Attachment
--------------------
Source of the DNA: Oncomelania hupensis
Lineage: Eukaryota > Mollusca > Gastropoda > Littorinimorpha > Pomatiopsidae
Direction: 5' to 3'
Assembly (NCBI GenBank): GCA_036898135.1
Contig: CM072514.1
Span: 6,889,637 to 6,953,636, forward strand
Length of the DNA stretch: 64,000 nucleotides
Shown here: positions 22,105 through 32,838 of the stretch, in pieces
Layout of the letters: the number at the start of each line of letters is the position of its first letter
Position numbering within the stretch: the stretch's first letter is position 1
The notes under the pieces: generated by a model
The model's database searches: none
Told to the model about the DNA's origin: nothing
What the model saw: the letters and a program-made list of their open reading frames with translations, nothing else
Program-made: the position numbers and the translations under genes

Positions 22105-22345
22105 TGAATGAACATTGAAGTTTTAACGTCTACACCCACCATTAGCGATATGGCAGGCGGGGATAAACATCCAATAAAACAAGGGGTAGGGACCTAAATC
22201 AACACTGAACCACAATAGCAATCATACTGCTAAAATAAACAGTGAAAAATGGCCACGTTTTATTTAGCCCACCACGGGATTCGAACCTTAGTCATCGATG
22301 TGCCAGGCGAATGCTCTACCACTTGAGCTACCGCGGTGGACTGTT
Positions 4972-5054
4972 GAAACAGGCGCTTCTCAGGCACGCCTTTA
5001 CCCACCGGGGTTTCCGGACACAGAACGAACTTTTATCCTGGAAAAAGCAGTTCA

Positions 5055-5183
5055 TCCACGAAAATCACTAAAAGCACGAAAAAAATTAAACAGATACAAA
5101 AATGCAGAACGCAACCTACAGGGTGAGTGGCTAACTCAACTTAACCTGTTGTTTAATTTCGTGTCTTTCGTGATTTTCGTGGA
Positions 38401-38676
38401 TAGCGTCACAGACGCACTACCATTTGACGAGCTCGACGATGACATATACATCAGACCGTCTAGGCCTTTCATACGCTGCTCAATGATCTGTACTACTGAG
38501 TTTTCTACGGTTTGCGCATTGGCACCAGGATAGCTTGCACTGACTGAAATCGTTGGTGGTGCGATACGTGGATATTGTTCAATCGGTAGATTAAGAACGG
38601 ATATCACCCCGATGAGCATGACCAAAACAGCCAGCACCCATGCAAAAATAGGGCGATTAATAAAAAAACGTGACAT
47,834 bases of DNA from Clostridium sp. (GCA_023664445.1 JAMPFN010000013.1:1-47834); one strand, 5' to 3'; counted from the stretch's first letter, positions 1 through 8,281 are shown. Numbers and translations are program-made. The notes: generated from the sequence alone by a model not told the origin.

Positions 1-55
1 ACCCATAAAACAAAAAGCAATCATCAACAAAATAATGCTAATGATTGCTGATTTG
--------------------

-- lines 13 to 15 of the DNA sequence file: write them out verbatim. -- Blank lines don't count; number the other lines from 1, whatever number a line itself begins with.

Told to the model about the DNA's origin: nothing
What the model saw: the letters and a program-made list of their open reading frames with translations, nothing else
Program-made: the position numbers and the translations under genes